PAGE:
Today’s blog comes to us from reader, John Backman (bio below). John and I have had several conversations about Emerging Church and we seem to be of the same mind on this topic. I appreciate the way John continues to remind me of the things of value in the traditional church and things not to be left behind as we allow space for the Church that is trying to be born! John, thank you for keeping me grounded and humble!
Where Will the Future Church Meet? Not in Church
My wife and I raise guinea pigs. That makes us part of an obscure hobby with maybe 1,000 other folks across the U.S. We meet at shows, often in barns, wearing jeans and sweats sprinkled with animal hair.
A hobby this small has its own dynamic, and it’s much like a family. We attract colorful eccentrics and needy people. We gossip, fight, and disagree about silly things. We may be “related,” but we are very different. We also rally around one another in times of crisis.
And in most cases, we have found a place where we can be fully ourselves. That makes our hobby a sort of living laboratory for how to see and embrace people as they are, warts and all.
In other words, without even thinking about it, we are living into Jesus’ vision of community.
According to some churches I have attended, it’s not supposed to be this way. The local church, they say, is supposed to be our family. We guinea pig folk may be practicing Christian community in a way, but not within a Christian community. Right idea, wrong place.
But maybe it’s not the wrong place. Maybe it’s a glimpse of where the Spirit wants to lead the church of the future.
For centuries, church was the center of the local community. Even into modern times, it was expected that Catholics attend Mass in their neighborhood parish. Some evangelicals quote the Letter to the Hebrews (“not neglecting to meet together,” Hebrews 10:25) to tout the church’s role in the center of the believer’s life. Yes, churches were called to outreach, but the weight of the spiritual life was in the sanctuary, and the community that worshiped there.
Times have changed. So many people have abandoned church that this model is fast becoming irrelevant to the wider world. Moreover, few churches meet the standard of community that I find in my motley group of guinea pig people. How can the Church continue to speak from a model that no longer works?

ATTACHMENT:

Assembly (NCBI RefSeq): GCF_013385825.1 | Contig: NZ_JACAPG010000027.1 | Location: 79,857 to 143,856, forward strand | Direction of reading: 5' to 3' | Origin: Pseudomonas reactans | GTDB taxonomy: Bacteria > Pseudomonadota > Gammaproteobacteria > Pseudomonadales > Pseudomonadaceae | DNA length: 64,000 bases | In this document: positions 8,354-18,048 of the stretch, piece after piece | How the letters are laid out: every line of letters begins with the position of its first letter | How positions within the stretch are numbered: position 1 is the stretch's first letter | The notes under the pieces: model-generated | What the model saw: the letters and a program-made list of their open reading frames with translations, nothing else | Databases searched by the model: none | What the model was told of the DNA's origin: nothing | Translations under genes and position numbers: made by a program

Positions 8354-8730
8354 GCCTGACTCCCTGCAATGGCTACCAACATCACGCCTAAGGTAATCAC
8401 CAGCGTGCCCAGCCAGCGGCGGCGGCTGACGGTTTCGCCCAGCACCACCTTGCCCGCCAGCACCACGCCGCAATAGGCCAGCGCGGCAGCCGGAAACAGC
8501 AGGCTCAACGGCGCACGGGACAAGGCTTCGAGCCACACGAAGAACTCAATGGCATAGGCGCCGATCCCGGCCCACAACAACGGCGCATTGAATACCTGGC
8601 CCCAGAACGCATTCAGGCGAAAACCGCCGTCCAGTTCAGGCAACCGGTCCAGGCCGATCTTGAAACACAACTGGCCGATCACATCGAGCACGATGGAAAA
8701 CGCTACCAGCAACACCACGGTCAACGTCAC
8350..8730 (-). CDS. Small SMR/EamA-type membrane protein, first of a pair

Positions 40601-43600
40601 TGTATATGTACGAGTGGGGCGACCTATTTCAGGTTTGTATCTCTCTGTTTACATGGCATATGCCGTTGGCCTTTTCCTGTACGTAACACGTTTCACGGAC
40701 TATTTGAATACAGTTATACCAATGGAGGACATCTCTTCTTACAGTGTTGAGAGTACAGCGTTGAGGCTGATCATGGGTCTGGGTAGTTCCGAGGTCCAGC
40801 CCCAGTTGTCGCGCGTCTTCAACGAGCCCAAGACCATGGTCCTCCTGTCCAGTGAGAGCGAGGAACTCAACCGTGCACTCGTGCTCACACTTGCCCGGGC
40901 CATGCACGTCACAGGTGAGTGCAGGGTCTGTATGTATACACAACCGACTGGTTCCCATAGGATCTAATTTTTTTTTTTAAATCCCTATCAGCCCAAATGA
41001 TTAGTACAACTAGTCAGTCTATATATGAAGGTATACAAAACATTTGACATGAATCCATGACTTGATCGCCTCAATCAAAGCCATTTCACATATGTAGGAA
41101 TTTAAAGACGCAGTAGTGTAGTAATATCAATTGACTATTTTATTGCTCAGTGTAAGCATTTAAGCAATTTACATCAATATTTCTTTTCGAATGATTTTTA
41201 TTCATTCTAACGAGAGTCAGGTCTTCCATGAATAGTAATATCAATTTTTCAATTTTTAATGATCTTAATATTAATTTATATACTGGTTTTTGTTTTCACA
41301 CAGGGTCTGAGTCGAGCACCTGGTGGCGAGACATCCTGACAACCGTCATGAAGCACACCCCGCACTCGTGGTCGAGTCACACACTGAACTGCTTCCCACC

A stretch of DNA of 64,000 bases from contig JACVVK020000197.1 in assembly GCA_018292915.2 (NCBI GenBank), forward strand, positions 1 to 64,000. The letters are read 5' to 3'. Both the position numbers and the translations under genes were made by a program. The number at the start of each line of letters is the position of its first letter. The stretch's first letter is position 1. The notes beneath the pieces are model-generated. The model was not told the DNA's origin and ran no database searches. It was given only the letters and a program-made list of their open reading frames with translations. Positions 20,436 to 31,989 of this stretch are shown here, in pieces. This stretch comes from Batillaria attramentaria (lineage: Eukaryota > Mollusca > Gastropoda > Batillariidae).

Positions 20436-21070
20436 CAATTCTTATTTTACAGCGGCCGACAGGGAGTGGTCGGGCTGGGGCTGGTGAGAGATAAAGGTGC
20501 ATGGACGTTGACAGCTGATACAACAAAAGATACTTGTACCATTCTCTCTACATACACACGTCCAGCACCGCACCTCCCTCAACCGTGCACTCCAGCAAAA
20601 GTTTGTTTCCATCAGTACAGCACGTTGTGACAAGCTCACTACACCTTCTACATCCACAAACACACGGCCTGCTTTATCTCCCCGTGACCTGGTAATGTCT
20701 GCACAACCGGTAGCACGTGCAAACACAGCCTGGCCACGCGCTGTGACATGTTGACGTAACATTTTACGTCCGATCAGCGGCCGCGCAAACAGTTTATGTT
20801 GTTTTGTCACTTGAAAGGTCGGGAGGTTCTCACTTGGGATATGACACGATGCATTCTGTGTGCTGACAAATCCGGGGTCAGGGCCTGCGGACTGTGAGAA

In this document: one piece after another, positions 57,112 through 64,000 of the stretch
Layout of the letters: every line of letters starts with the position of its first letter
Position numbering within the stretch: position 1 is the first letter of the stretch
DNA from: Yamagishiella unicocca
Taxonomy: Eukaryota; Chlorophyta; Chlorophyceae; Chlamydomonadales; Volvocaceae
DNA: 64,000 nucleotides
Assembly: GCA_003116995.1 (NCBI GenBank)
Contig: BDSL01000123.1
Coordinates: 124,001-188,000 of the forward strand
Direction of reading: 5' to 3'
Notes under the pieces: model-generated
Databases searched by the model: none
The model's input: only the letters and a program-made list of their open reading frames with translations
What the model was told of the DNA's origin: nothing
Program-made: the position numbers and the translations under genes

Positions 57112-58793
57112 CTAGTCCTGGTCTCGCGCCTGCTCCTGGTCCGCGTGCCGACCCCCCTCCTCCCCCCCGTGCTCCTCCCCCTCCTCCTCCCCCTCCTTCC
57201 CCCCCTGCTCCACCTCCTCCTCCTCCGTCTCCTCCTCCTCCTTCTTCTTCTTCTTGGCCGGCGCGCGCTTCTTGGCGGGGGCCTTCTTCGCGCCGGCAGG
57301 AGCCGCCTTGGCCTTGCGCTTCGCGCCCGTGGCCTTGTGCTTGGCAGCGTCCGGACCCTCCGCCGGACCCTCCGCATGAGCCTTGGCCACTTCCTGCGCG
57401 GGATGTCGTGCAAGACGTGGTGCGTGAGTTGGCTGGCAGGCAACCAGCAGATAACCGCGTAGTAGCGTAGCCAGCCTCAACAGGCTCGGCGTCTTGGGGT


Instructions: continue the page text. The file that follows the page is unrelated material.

Maybe it shifts the model. Maybe the Church gives up its role as the center of the Christian life—and becomes a facilitator of the Christian life.
It might look like this: for Christians, the world becomes our living laboratory, the place where we spend most of our time, the place where we strive to live the ideals of Jesus. The Church, meanwhile, continues to share its treasure trove of ideas, practices, and values to facilitate our progress.
Actually, this sounds a lot like the Jesus of the gospels. He spent nearly all his time in the public square: on the streets, with tax collectors and other disreputables, in people’s homes, and in the courts of the Temple, healing and teaching. When he needed sustenance, he retreated to the hills for prayer, and then back he went into the crowds. Yes, he interacted with his fellow rabbis, but mostly to challenge them, not to fellowship with them.
This would be a massive shift. The Church would no longer be a nexus of power, but rather a facilitator of service. It would stand on the sidelines, the way a head coach does. The game happens on the field; the coach simply gives the players the necessary resources and guidance to play well. It is an important role, but not the central role.
With the Church’s facilitation, people could immerse themselves in the world more fully oriented (and better equipped) to love all, accept the outcast, be vulnerable, and commit to others in a way that does not end with the first falling out. People living like this could do a world of good. The treasures of the Church would be used in service to humanity. Christendom would inform individuals and cultures rather than trying to control them.
What would happen if the Church followed this call? No one can say for sure. But it would be a worthy venture indeed.
About the Author
John Backman, the author of Why Can’t We Talk? Christian Wisdom on Dialogue as a Habit of the Heart(SkyLight Paths Publishing), writes extensively on contemplative spirituality and its ability to help us dialogue across divides. As a regular contributor to Huffington Post Religion and an associate of an Episcopal monastery, he has written articles for numerous faith-based publications, both progressive and conservative.John currently serves on the board of directors for the National Coalition for Dialogue & Deliberation, and he has presented on dialogue-related topics at academic conferences and faith gatherings.